There’s also a drummer that I’ve been playing with for a long time: Ollie Howell. At the end of last year he was talking about continuing his originals project, so I think he’s got some plans for this year too, which I think I’ll be involved with.
Also, my brother [Sam Eagles] is writing for a new album, which he’s planning to record at the end of this year. So I’m looking forward to the rest of the year, and hoping that releasing this album will lead to new things and whatever comes up.
Is there anything that you enjoy doing outside of music?
I’ve been doing a lot of travelling over the last couple of months. I really like travelling. Most recently I went to Vietnam for a few weeks at the beginning of the year and was in Iceland at Christmas. I went to Jordan just before that, and I’m about to go to Marrakech. So whenever I find a little bit of a window I try and find cheap flights.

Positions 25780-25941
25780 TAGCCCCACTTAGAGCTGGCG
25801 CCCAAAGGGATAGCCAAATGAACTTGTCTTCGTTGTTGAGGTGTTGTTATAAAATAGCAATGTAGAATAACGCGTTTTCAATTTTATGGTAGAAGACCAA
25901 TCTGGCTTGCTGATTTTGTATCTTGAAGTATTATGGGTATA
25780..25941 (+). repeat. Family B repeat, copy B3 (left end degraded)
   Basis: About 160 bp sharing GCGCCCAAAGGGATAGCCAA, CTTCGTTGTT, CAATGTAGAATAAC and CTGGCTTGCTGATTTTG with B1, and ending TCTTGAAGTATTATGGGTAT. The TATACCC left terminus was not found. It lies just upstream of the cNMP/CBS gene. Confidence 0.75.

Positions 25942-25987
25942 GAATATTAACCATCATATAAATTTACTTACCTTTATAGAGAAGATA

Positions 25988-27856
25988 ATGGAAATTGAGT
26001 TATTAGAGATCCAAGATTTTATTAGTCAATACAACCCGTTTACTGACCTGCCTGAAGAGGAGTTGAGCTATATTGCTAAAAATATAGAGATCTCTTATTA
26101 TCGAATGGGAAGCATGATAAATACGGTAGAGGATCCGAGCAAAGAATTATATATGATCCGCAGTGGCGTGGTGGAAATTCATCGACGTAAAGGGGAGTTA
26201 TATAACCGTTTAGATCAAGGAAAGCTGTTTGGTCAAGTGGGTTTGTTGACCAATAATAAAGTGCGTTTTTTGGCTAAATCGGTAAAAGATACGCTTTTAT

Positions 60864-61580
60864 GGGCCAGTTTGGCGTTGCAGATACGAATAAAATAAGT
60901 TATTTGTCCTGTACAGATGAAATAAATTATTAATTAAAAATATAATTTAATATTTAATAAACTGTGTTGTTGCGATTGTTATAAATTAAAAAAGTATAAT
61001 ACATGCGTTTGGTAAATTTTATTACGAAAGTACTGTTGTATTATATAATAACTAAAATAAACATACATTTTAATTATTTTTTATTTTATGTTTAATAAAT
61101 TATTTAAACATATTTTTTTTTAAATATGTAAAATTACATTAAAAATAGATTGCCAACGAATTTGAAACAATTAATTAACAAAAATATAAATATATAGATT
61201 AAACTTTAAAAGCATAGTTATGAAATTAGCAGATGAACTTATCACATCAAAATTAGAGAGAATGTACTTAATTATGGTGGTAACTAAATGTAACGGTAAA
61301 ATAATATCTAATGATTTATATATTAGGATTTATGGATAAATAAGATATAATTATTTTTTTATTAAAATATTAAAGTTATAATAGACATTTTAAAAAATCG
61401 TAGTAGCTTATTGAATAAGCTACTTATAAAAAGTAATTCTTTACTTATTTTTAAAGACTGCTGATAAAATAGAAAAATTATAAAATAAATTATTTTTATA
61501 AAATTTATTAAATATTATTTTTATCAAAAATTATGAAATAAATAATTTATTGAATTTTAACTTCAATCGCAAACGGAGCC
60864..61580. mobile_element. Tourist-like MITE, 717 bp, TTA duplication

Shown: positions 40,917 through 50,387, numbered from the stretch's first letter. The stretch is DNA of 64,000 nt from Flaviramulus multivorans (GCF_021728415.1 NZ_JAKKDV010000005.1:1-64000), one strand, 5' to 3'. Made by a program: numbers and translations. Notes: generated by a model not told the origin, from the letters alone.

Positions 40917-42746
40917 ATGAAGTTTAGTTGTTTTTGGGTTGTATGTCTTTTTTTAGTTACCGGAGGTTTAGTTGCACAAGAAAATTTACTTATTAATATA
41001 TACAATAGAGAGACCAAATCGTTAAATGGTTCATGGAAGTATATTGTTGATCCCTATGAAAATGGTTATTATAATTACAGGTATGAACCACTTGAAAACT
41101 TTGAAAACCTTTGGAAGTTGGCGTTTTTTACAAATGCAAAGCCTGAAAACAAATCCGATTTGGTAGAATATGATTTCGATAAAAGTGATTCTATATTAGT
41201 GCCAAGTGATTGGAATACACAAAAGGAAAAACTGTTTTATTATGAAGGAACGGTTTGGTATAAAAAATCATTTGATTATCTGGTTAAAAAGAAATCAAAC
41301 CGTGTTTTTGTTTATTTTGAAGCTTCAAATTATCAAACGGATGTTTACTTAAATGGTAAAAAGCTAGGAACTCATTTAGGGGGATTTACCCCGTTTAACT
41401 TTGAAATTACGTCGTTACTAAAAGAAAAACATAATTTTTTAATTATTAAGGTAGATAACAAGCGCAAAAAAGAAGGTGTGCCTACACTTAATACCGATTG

I’m getting into photography as well, learning how to use Lightroom and editing photos. I’m hoping to get a proper camera, some good lenses and get more into it. That will be the next non-musical purchase. I’m really into cooking as well, and just hanging out with friends, drinking, going to the cinema.
How are things shaping up for the gig at The Verdict on 29th March?
The gig is going to be with the full quintet and it’s actually the last gig of the tour, so it should be a really fun one, and hopefully we’ll all be completely on top of all the music after playing it for the past month or so in the run up to that gig. I’m really looking forward to finishing off the tour there. I’ve played at that club quite a few times and it’s always a good vibe so I’m really looking forward to it.
New Generation Jazz at The Verdict, Brighton
Friday 29th March, 2019
The album Citizen is out now on Ropeadope.
Photo: Rob Blackham